Thursday, April 06, 2006

Fouled-Off Bunts: Two Tickets To Paradise Edition

Plenty of good seats are left for the Home Opener. The Post is on the story. Apparently there are still 10,000 unsold seats, which is pathetic.

Tony Tavares cites cold weather (huh?) and the offseason turmoil (That one makes sense!) as the chief reasons for the sales difficulty. But the story discusses the other important factor, utter incompetence:
The team's sales staff reserved prime seat locations to be sold in their entirety for an 81-game season ticket plan. However, some of those seats were released to the general public and bought on an individual game basis. Many of those games were against the more popular visiting teams. For example, some fans bought prime seats for only a few games against marquee teams such as the Chicago Cubs or Baltimore Orioles, making it difficult for the Nationals to sell the rest of the games as part of a season ticket plan because the buyer would not be able to use the seats for the five or six best games.

"I can sell you a 81-game season ticket package, but for six or seven of the games you are going to be sitting somewhere else," Tavares said. "It complicates and diminishes our ability to sell season tickets."

In fact, if you go to the Nats website, you can only purchase season tickets in one section -- way up in the 500s and down the line. The system can, apparently, only handle orders for the same seat to every game.

The article also notes that season ticket renewals are only about 85%, and that they're down to 18,000 tickets. Tavares expects to draw 2.6 million -- which could be difficult considering the loss in season sales. It's something we'll have to watch as the season marches ahead.

  • Marc Fisher gets the goods on the team's fan survey, indicating that more DC people bought tickets than assumed: Although the District accounts for about 15 percent of the region's population, the team's survey says D.C. residents bought 34 percent of single-game tickets and 28 percent of season ticket plans.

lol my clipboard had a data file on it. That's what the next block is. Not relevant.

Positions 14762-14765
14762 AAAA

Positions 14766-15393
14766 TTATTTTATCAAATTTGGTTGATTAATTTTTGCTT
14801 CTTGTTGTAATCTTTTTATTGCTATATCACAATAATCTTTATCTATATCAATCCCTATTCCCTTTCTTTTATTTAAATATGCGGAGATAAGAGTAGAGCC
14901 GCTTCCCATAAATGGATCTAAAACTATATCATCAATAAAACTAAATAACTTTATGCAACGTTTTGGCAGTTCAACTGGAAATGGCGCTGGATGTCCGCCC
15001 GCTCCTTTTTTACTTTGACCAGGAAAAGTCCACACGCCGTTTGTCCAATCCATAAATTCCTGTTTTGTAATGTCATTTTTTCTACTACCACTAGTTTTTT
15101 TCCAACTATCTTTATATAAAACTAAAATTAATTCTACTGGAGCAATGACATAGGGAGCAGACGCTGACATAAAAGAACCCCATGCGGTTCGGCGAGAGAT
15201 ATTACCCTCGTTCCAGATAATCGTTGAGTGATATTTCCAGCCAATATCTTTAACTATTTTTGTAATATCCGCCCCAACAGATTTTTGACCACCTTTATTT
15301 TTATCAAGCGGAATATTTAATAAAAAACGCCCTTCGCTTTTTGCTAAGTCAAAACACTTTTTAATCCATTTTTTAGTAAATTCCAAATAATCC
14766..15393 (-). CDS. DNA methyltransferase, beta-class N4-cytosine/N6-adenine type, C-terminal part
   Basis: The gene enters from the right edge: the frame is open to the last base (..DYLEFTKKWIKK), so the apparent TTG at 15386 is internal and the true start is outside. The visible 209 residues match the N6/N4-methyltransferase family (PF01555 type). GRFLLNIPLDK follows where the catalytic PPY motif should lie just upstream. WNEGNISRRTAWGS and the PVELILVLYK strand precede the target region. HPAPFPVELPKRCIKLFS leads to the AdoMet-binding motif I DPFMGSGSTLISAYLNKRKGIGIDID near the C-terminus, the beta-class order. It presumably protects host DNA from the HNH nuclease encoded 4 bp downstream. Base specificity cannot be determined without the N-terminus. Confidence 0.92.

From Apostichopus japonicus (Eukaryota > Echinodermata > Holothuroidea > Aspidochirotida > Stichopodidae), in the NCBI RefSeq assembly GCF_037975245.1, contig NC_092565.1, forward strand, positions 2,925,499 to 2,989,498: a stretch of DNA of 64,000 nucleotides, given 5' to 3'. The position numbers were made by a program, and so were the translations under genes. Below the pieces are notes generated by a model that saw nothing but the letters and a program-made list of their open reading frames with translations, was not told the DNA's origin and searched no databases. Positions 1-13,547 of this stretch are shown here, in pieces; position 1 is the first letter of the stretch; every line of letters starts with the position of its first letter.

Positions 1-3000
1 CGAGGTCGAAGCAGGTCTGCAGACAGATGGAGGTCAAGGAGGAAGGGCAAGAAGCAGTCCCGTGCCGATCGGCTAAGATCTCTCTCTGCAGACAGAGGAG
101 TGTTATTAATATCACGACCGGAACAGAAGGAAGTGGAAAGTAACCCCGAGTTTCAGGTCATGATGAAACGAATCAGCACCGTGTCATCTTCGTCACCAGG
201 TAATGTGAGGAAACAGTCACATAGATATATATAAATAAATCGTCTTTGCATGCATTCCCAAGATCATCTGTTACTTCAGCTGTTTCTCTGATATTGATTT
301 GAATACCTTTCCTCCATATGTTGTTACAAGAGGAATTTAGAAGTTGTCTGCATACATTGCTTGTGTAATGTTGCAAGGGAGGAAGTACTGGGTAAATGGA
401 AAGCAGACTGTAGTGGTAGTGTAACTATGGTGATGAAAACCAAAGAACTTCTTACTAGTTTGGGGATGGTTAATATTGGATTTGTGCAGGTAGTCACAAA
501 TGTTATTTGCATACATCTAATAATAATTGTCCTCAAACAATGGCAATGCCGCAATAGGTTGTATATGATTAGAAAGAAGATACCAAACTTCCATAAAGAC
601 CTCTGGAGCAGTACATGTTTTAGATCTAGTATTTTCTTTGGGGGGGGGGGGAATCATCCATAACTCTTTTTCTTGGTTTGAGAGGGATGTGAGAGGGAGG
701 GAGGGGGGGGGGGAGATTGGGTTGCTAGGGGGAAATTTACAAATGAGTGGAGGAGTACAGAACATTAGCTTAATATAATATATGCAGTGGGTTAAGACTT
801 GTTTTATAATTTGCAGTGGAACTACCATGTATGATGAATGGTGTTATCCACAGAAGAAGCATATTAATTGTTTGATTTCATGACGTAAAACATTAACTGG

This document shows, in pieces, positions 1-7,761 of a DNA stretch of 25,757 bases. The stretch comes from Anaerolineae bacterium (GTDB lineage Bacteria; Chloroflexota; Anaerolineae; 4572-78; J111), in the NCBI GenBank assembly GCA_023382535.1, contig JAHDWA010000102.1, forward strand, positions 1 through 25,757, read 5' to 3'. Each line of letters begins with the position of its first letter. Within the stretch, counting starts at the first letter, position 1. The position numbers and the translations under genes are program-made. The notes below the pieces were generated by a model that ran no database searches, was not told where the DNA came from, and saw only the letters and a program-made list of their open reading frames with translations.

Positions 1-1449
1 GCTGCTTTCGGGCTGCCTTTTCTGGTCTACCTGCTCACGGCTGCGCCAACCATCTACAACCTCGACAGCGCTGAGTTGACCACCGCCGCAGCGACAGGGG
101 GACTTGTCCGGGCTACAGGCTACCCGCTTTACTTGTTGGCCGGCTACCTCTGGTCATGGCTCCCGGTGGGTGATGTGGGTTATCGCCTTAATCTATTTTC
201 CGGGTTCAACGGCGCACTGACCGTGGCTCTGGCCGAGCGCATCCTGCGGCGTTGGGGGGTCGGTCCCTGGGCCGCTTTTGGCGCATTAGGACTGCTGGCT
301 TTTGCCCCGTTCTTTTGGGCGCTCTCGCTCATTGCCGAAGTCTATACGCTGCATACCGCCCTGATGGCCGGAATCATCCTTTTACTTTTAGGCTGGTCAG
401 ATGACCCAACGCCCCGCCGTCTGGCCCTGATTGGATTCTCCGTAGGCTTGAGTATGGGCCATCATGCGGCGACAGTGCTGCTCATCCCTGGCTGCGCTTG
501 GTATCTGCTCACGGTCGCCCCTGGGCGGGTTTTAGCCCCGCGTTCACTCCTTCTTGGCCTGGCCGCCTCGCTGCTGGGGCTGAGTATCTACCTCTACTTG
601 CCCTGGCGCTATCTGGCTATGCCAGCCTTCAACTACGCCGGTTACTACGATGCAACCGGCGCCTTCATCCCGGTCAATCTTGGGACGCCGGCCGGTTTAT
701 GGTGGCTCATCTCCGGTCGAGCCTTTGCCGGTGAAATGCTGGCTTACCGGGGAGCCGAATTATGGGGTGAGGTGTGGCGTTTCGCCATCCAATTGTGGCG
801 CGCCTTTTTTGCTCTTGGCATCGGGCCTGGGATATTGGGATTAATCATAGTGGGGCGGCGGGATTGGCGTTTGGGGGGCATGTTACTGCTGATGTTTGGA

I wonder, though, how much of that is 'real fan' and how much of that is Mr. Lobbyist. Fisher does, appropriately, offer a word of caution about the results:
    "Sports franchises are notorious for spinning their numbers to tell the story they prefer. And Angelos and D.C. baseball boosters have argued for years over how much the Orioles rely on Washington-area fans."

    And thats' the problem. Unless we saw the methodology or some results, we can't tell.

    The article also says that the team will try to add even more Thursday day games next year -- a blessing and a curse, I suppose.

    Fisher is chatting about the column right now.

  • Ken Rosenthal says that Frank Robinson is on the hot seat:
    He probably will finish the season but is likely to be replaced after the team is sold. Robinson's relationship with general manager Jim Bowden has turned frosty, and that makes his return unlikely if Bowden survives. Any replacement for Bowden likely would want to hire his own manager.


  • Start-of-season payroll figures are out, and the Nats rank 20th with a $63 million figure. We're sandwiched between Minnesota and Oakland, so I don't want to hear ANY whining about how payroll prohibits this team from winning. Both those teams prove that the competence of the GM has a lot more to do with it.

  • NFA notes that the minor league season begins today and has a good roundup. Dave Sheinin is in New Orleans, and is writing about the experience with the Zephyrs. So is Thom Loverro.

  • Nats Blog's ERV boxscore has a surprising, but not-so surprising winner for yesterday's most valuable play. His comments explain why.

  • Mets Fans are looking at the bright side of life already

  • Spilt Milk Watch:
    Brad Wilkerson, 1-5; 3K; 1 Ladson Smile
    Preston Wilson, 3-4; homer; 2 RBI (No, I still don't miss him)
    Vinny Castilla, 2-4
    Terrmel Sledge, 0-2
    Jamey Carroll, 1-1; walk

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